Connecticut and California Groups Unite to End Social Isolation in Schools | Connecticut Public Radio

Connecticut and California Groups Unite to End Social Isolation in Schools

Jan 28, 2015

"No One Eats Alone is an easy, simple, and fun program that empowers students to reach out to others and include them in everyday activities."
Paula Fynboh

Laura Talmus experienced that most unthinkable of events for a parent. Her daughter, Lili, died in her sleep after only 15 years of life. Her death was due to complications with a cranial facial syndrome, but her mother, Laura, said that while Lili was alive, she also suffered from an often-unnoticed affliction: social isolation.

“When Lili passed away, it was a group of her peers who came up to me and said that they had really not realized that by leaving Lili out from a lot of the social structure of middle school, but particularly at lunch, they felt terrible and they wanted to know what they could do,” Talmus said.

So Talmus and Lili's classmates got together and went to other middle schools to see if students noticed anyone eating alone or without friends. The response, she said, was overwhelming.

"It was just mind-boggling how many kids raised their hand in agreement that they felt that way," Talmus said, "or how many kids didn’t realize this was happening, or did realize, but never paid attention until you pointed it out, and said, 'You know, there is someone who always does sit by themselves every day, and none of us have ever invited him or her to come join us, and maybe we should.'"

This experience led Talmus and her husband, Ace Smith, to start Beyond Differences, a California-based non-profit that’s working to end social isolation among middle school students and end online bullying.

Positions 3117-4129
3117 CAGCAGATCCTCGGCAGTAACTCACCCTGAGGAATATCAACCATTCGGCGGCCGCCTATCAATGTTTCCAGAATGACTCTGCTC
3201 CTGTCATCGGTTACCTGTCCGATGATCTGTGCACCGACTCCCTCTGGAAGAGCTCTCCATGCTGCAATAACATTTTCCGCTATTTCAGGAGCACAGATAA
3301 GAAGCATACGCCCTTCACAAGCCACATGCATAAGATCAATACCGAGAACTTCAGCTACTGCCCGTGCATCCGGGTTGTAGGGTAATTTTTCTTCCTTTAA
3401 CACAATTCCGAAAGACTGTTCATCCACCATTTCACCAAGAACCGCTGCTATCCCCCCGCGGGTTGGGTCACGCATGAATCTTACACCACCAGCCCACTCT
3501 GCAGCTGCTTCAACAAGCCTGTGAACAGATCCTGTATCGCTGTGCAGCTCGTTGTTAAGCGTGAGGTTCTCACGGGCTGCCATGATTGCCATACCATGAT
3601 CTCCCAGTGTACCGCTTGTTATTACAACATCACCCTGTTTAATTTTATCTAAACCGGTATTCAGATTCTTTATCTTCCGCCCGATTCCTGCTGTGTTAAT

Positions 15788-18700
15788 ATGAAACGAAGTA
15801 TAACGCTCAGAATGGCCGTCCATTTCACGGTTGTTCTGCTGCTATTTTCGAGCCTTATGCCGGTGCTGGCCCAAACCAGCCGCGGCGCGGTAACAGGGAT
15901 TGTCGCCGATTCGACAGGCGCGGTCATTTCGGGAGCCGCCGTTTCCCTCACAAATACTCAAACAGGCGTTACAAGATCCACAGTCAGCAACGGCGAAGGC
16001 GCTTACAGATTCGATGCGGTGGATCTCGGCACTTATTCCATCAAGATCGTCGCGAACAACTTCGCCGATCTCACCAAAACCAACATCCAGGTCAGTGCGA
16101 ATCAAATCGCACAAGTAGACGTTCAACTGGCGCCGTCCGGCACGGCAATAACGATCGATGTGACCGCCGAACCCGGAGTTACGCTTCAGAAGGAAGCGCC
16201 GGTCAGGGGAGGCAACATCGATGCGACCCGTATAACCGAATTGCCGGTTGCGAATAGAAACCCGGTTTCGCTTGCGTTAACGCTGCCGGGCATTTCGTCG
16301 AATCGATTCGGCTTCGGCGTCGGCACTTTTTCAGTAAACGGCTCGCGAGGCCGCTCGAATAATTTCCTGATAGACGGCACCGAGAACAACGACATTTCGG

One of their projects is called No One Eats Alone. It’s aimed at doing what the name suggests: Ensuring all kids have someone to eat with during lunch.

Schools traditionally attribute isolation to a shy nature.

Social isolation has been cited as one the causes that can lead to depression and anti-social behavior, said Paula Fynboh from Sandy Hook Promise, a group partnering to spread the No One Eats Alone program nationally.

“We know that young people who are isolated can become victims of bullying and violence or depression, and as a result, they may pull away from society, and become a greater risk to hurt themselves or someone else,” Fynboh said. “And No One Eats Alone is an easy, simple, and fun program that empowers students to reach out to others and include them in everyday activities.”

The goal behind No One Eats Alone -- to eliminate social isolation in schools -- aligns with the vision of Sandy Hook Promise, which was started by parents of Newtown shooting victims to support initiatives that prevent gun violence.

The Office of the Child Advocate issued a report in November last year that detailed the educational journey and increasing isolation of Adam Lanza, the man who killed 20 children and six adults in 2012 before killing himself.

The report revealed that the Yale Child Study Center had evaluated Lanza and made recommendations for special education services, and warned that if his needs weren’t met, it “would lead to a deteriorating life of dysfunction and isolation.” The school district did not heed these recommendations, according to the report, and Lanza’s mother also contributed to his isolation.

In addition, schools traditionally attribute isolation to a shy nature, the report stated. There can be a number of issues that contribute to a child being alone, but No One Eats Alone Day aims to enable students to help each other and form their own connections without adult interference.

“We all have a passion, both from Newtown and Sandy Hook, all the way out to Marin County [California], where my daughter lived, for having a safer place for kids to live and go to school,” Talmus said. “We can empower students, we can empower parents, and we can empower teachers to really make the difference, so that no one feels isolated, left out and grows up to not find a place in their community.”

This year, as in years past, the group has set the day close to Valentine’s Day, which can be difficult for kids who don’t have someone to spend it with, Talmus said. This time around, it’s on Friday, February 13, though some schools have decided to participate in the program monthly.

For more information, or to sign up for the program, visit